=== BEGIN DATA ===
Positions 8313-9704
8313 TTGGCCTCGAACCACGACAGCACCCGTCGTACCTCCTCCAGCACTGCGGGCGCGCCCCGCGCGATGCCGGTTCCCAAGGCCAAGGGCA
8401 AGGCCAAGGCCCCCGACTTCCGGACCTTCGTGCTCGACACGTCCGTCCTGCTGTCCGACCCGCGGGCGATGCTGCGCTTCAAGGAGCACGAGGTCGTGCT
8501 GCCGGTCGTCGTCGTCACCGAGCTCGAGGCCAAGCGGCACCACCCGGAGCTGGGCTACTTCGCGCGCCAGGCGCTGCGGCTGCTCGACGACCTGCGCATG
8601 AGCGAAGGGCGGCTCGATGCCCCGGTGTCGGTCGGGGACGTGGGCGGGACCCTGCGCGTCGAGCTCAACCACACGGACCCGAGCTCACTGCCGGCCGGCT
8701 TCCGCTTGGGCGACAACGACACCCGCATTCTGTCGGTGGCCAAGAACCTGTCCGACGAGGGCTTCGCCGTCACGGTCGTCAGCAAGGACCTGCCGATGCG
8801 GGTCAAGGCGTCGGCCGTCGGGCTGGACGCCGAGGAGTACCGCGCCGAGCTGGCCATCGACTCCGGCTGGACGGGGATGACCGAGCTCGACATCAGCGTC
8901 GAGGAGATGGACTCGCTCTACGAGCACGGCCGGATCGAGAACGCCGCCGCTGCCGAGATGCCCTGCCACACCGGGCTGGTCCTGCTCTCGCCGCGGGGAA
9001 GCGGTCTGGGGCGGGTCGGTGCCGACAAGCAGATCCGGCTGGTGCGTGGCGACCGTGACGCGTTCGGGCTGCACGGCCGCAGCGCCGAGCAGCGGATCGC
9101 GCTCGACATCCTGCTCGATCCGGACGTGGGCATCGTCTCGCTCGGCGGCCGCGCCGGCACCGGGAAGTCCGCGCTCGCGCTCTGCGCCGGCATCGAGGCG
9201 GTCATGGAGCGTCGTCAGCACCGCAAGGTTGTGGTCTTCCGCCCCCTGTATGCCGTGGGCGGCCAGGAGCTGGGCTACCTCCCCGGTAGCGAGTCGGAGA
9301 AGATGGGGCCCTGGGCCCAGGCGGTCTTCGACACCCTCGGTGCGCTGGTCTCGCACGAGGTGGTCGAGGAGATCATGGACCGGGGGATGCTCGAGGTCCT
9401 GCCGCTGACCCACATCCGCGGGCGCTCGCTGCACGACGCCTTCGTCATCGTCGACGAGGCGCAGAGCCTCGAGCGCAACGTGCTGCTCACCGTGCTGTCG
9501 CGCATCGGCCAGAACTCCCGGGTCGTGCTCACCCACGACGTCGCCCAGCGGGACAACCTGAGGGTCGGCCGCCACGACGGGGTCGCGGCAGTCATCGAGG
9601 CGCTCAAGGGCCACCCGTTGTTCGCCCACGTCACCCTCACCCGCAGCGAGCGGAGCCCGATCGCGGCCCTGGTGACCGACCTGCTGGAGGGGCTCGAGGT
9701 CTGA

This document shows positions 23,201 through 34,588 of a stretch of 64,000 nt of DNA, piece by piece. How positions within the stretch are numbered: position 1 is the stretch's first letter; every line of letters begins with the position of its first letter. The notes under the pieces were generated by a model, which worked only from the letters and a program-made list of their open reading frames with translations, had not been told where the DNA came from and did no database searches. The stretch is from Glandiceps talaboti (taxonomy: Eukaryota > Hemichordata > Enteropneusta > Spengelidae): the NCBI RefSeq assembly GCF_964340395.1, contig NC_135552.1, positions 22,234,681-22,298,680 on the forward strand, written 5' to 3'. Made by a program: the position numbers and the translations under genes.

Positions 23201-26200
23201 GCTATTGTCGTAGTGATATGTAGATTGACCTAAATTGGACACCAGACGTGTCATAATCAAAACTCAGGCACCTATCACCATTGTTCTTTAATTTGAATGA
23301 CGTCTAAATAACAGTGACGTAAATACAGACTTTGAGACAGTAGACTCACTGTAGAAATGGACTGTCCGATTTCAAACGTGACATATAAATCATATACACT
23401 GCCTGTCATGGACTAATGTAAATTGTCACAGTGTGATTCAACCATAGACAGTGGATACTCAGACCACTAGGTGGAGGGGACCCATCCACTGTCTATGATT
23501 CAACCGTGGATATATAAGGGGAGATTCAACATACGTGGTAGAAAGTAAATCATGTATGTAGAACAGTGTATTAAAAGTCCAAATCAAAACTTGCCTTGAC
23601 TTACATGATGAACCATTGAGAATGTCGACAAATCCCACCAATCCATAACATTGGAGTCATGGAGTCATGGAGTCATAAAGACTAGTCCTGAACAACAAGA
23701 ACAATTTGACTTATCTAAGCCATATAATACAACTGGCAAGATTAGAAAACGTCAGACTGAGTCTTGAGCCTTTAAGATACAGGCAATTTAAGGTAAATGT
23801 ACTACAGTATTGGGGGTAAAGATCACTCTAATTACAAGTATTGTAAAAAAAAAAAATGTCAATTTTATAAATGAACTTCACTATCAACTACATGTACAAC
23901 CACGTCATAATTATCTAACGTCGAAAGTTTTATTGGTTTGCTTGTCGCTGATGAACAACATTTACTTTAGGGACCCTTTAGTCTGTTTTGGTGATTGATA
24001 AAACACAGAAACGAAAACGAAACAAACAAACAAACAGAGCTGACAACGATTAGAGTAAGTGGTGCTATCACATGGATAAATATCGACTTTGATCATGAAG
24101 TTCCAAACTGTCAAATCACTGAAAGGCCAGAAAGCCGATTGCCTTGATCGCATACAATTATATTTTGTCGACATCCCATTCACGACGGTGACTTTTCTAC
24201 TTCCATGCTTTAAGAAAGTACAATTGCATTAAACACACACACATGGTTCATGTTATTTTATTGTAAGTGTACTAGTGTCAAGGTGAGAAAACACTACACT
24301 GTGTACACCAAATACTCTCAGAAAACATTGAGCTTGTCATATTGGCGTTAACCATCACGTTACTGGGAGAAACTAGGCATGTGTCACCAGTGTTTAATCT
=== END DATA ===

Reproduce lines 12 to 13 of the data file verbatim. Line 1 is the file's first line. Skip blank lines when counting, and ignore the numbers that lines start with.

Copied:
9301 AGATGGGGCCCTGGGCCCAGGCGGTCTTCGACACCCTCGGTGCGCTGGTCTCGCACGAGGTGGTCGAGGAGATCATGGACCGGGGGATGCTCGAGGTCCT
9401 GCCGCTGACCCACATCCGCGGGCGCTCGCTGCACGACGCCTTCGTCATCGTCGACGAGGCGCAGAGCCTCGAGCGCAACGTGCTGCTCACCGTGCTGTCG